Spandex Fiber

The primary and most common use of Spandex is in making fabric. There are a few reasons why spandex is useful. Firstly, the fact that spandex is stretchable, and always returns to its original size and shape. Secondly, the spandex fibers are lightweight and feel almost velvety. They can also be dyed very easily. Thirdly, the material is very robust which makes it useful for clothing used in athletic or gaming activities.

However, pure 100% spandex isn’t used for clothing. It is generally mixed with cotton or polyester and makes up a small percentage of the final fabric. This retains the feel and the look of the other materials. In 2010, approximately 80% of the clothing sold in the United States had spandex as a raw material.

Spandex in Fashion

Formed in 1952, DuPont Textiles Fibers Department, became the company’s most recognized segment. It ruled over the synthetic fiber market internationally. Women during this time were identified as a significant consumer group because of their need for hosiery and undergarments.

DuPont took the opportunity to conduct market research and find out what women expected from the textile industry. They had plans of using this market research to develop fibers that would cater to the needs of the women.

The women’s girdles of that time were made of rubber. A girdle is a body-fitting undergarment that is worn to give the lower torso a better-looking shape. The women wanted girdles made out of finer fibers than rubber. As a result, DuPont became interested in creating a material to meet this requirement. However, DuPont did not stop marketing spandex only for girdles or undergarments.

During the mid-90s, when the Women’s Liberation Movement started, wearing the girdles was seen as restrictive and anti-independence. The girdles dropped and so did the revenue DuPont earned through the sales.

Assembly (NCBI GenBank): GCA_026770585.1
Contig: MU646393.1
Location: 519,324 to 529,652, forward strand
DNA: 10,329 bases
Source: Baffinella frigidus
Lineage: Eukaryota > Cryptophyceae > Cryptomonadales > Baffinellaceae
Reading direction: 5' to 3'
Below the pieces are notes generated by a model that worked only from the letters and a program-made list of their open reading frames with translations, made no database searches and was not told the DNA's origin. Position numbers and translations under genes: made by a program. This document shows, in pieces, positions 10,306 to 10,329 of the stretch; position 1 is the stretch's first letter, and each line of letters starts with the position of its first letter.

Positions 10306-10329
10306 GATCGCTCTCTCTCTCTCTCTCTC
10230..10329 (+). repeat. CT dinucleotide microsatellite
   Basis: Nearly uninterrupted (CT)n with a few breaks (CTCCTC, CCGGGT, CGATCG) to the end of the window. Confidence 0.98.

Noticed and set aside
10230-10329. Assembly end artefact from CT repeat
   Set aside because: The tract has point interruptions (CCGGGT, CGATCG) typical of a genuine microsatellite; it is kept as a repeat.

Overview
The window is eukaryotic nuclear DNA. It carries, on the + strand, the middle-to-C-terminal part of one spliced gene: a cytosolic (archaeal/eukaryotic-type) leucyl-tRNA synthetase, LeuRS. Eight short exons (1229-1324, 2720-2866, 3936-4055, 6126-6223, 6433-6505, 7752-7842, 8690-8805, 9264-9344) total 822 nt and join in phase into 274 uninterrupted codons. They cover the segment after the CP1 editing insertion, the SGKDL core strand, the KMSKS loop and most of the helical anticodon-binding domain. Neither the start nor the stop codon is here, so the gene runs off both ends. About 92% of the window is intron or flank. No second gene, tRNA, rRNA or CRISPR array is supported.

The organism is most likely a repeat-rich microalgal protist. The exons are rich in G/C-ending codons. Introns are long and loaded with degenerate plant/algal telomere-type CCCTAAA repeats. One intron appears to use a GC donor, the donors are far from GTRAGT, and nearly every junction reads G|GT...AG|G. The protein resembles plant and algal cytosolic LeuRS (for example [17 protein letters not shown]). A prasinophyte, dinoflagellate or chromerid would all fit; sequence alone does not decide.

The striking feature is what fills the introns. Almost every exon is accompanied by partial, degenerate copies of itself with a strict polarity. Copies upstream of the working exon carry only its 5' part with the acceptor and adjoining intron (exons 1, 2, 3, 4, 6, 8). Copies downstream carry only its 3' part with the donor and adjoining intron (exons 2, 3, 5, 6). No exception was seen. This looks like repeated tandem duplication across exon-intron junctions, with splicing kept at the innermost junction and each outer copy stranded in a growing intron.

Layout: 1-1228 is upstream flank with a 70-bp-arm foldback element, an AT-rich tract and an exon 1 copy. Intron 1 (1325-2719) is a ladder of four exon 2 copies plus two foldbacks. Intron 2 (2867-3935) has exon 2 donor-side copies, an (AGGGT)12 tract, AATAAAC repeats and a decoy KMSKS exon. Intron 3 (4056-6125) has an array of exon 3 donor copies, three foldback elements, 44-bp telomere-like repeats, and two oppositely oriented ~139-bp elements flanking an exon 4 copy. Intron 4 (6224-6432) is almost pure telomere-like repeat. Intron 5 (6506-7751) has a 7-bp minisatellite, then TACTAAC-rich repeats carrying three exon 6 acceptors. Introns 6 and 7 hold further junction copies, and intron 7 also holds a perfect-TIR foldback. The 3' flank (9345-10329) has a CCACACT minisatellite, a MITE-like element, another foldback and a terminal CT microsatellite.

However, DuPont wasn’t ready to give up on such a promising material. It remarketed spandex, under the brand name ‘Lycra’, as an athletic and sport wear in the 1970s. The popularity of Lycra increased when the French ski team wore Lycra garments to compete at the 1968 Winter Olympics Games.

Lycra gained popularity as a basic athletic wear due to its light-weight and flexible features. Mid-thigh length shorts became the most popular spandex clothing among cyclists. By 1987, the trend of wearing spandex clothing hiked to a point where DuPont had difficulty meeting the international demand.


The textile industry worldwide has evolved and upgraded over time. Similarly, the spandex fiber and other spandex blends have also seen improvements. However, the popularity of spandex material, especially in the sportswear market, has only expanded.

Spandex was initially only seen as a clothing fabric, however, now several other accessories are also being made such as gloves, belts, etc. Spandex has also been introduced in the vehicle industry such as being used in the door panel fabric. With the extreme versatility of this material, we never know what the future of spandex holds for us.